as (II.27), and from the properties of the CG coefficients.

When J, j 0 , and j are all integers, the special case j 00 = 0 in the above

leads to Cartesian representations of [ Jj 0 j ] in terms of selfdual and antiselfdual

tensors:

0 0 0 0

C(Jj 0 j)( ) ( ):()

( ) (J) [ Jj 0 j ] ( ) (j 0 ) () (j) ,

(23)

J, j 0 , j = integers ,

0

with an analogous expression for C(Jj e j). These quantities satisfy (21) and

00

(22) with j = 0 in (21).

The threefold traces of basis matrices become:

h 0 0 0

i

Tr ( ) (J : j 0 j) ()() (jj 00 ) ( )( ) (j 00 j)

(24a)

0 0 0

= C(Jj 0 j[j 00 ])( ) ( )( ):()() + C(Jj

e 0

j[j 00 ])... ... ,

Tr [5 (j 0 ) (J : j 0 j) (jj 00 ) (j 00 j 0 )]

(24b)

= C(Jj 0 j[j 00 ]) C(Jj

e 0

j[j 00 ]) ,

h 0 0 00 00

i

Tr () (J : j 0 j) ( ) (J 0 : jj 00 ) ( ) (J 00 : j 00 j 0 )

(24c)

0 00 ():(0 0 ):(00 00 ) 0 00 ...

= C(JJ J ) + C(JJ

e J ) ,

Tr [5 (j 0 ) (J : j 0 j) (J 0 : jj 00 ) (J 00 : j 00 j 0 )]

(24d)

= C(JJ 0 J 00 ) C(JJ

e 0 00

J ),

where we have occasionally suppressed tensor indices. Those traces without

a factor 5 are of course (real) tensors, the tensor parts of C(Jj 0 j[j 00 ]) and

C(JJ 0 J 00 ), while those having a factor 5 are the corresponding (pure imagi-

nary) pseudotensor parts. Traces with more factors 5 can be written as one

of the above. The remaining threefold traces have an odd number of factors ,

and hence vanish.

In effect, we get an expression for (J : j 0 j) in terms of (j 0 j 00 )(j 00 j) by

inverting (24a). Note that the matrices defined in (8) satisfy

0 0

(25)

)(0 )

( (j 0 j 00 ) e()() (j 00 j) ,

from the definition of C and the orthogonality properties of and e. By similar

arguments,

0

C(Jj

e j[j 00 ])( ) (0 0 )(0 ):()()

0 0

(26)

)(0 )

( (j 0 j 00 ) e()() (j 00 j) = 0 , J 6= 0 .

23

Analogous equations hold for e. Thus, from the definition of in terms of

and e, Eq. (9a), we get for J 6= 0:

1 h

( ) (J : j 0 j) = C(Jj 0 j[j 00 ])( ) (0 0 )(0 ):()()

2j 00 +1

i

+ C(Jj

e 0

j[j 00 ])( ) (0 0 )(0 ):()() (27a)

0 0

)(0 )

( (j 0 j 00 ) ()() (j 00 j) ,

1 h

5 (j 0 ) ( ) (J : j 0 j) = C(Jj 0 j[j 00 ])( ) (0 0 )(0 ):()()

2j 00 +1

i

C(Jj

e 0

j[j 00 ])( ) (0 0 )(0 ):()() (27b)

0 0

)(0 )

( (j 0 j 00 ) ()() (j 00 j) .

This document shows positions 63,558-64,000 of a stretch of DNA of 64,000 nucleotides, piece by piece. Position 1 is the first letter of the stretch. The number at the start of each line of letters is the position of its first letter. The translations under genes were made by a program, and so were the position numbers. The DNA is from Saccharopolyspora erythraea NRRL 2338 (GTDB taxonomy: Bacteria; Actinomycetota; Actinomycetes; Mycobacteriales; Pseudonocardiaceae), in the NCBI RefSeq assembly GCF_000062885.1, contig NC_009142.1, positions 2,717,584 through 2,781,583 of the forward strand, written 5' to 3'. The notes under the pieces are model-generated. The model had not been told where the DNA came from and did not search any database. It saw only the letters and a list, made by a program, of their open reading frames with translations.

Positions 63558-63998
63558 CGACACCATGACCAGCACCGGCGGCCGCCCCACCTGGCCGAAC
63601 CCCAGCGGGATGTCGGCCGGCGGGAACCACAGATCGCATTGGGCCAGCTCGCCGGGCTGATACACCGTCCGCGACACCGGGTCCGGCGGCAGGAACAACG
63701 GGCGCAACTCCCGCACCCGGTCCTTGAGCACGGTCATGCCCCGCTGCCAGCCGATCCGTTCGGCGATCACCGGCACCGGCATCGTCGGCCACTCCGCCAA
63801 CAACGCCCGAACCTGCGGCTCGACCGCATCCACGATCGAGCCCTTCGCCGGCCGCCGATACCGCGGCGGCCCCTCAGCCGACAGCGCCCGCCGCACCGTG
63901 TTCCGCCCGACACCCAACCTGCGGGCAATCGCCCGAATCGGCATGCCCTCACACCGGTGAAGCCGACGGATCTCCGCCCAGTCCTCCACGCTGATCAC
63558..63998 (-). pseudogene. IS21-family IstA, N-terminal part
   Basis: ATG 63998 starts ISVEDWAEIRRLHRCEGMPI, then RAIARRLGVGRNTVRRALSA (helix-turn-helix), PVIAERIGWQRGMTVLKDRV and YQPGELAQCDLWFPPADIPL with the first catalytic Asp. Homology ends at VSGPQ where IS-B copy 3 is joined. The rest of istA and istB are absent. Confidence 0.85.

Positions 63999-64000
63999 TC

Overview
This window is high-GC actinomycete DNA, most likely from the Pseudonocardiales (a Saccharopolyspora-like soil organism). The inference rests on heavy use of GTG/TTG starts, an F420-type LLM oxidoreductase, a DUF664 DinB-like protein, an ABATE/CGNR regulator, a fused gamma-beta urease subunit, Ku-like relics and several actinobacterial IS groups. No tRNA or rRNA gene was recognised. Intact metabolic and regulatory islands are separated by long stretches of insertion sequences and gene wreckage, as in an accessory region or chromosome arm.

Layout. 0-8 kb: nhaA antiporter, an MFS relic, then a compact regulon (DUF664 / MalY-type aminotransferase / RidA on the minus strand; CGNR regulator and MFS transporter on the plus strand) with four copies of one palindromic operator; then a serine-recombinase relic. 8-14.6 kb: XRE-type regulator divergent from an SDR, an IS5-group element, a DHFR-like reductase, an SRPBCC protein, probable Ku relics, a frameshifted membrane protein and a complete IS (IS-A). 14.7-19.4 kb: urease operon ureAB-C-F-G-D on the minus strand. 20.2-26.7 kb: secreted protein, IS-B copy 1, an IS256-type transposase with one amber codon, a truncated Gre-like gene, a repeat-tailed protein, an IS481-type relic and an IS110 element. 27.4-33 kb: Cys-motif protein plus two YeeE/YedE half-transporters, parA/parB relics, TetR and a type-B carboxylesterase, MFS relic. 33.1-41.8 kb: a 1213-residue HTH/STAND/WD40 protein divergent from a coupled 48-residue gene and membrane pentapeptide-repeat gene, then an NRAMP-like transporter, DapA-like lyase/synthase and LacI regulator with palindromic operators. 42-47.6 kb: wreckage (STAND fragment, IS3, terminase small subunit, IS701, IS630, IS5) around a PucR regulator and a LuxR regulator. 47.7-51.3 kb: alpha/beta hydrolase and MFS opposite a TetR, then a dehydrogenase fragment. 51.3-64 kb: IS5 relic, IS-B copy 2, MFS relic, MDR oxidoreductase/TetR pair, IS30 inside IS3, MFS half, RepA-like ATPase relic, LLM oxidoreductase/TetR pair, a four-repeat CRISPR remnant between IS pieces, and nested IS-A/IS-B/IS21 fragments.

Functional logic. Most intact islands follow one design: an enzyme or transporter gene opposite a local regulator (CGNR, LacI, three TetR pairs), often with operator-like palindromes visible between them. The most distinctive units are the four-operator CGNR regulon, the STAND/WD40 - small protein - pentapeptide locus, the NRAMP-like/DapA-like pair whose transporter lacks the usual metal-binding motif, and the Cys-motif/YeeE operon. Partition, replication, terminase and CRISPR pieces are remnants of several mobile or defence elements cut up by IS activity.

These equations say that (J) and 5 (J), for J 6= 0, are generated by

(j 0 j 00 )(j 00 j) for any j 00 with j 00+j 0 and j 00+j being integers. The only remaining

basis matrices are I and 5 . From the orthogonality relations (II.27) we get for

the 2(2j +1)-dimensional unit matrix

0 2j +1 i

5 (j) = (1)1j +j (1 : jj 0 ) (1 : j 0 j) . (29)

3 2

Thus all basis elements are generated by products of (j 0 j) matrices, which

can be chosen with any row and column dimensions that yield the row and

column dimensions desired for the basis elements.

We restrict our attention to the case j 0 = j, so that the () (jj) are square

matrices that generate the algebra of 2(2j+1)2(2j+1) matrices. The Cartesian

CG coefficients defined in (20) can be used to define projection operators, for

J 6= 0,

0 0 0 0

T (Jjj)()():( )( ) C(Jjj[j])():():() C(Jjj[j])() ( ):( )

0 0

(30)

():():() e

+ C(Jjj[j])

e C(Jjj[j])() ( ):( ) .

These operators are pure tensors under parity, from the definition of C;

e and

hence they can be expanded as (real) combinations of the metric symbol g .

24

A straightforward calculation gives the identity:

2j

X 0 0

T (Jjj)()() (0 )( 0 ) ( ) (jj) ( ) (jj) + g(j)()() I

J=1 (31)

= (2j +1) () (jj) () (jj) ,

where g(j) is the metric symbol for the space of symmetric and traceless tensors

of rank 2j, i.e.,

The familiar symmetry of the CG coefficients,

e In particular

h i

(2j +1) () (jj) () (jj) + () (jj) () (jj)

2J2j (35)

X 0 0

= 2g(j)()() I + 2 T (2J, jj)()() (0 )( 0 ) ( ) (jj) ( ) (jj) .

J=1

We have arrived at this equation by means of our special representation

for (jj). Instead, we could have postulated this anticommutation relation as

fundamental and asked for the irreducible representations of (jj). We do not

as yet have a complete proof (for j > 21 ) that all irreducible representations are

equivalent to the 2(2j +1)-dimensional representation constructed in previous

sections, but it seems plausible. It does not seem appropriate, however, to

emphasize this possibility very much, because of our view of the wave equation

as merely a convenient summary of covariance properties rather than as a

fundamental equation of motion. We present it only as a perhaps interesting

side remark.

To complete our study, we present a few remarks on the representation of

plane-wave matrix elements, which illustrate the fact that the usual concepts

25

from the Dirac theory go over without change. We continue to use the van der

Waerden representation.

Because we want to use wave functions with different masses and spins,

we introduce the notation uj (k), where = ()2j , for the spin-j, plane-wave,

energy solutions with physical four-momentum k defined earlier in (III.30).

The label gives a consistent notation because, for bosons, u+ = u .

Consider the 2(2j +1)-dimensional square matrices

From the completeness of the us, it follows that for any positive or negative

energy, momentum space solution of the wave equation vj (k), we get

(4)

v j (k) j (k) = v j (k) ,

j

j (k) v (k) = v j (k) j (k) = 0 . (fermions) (5)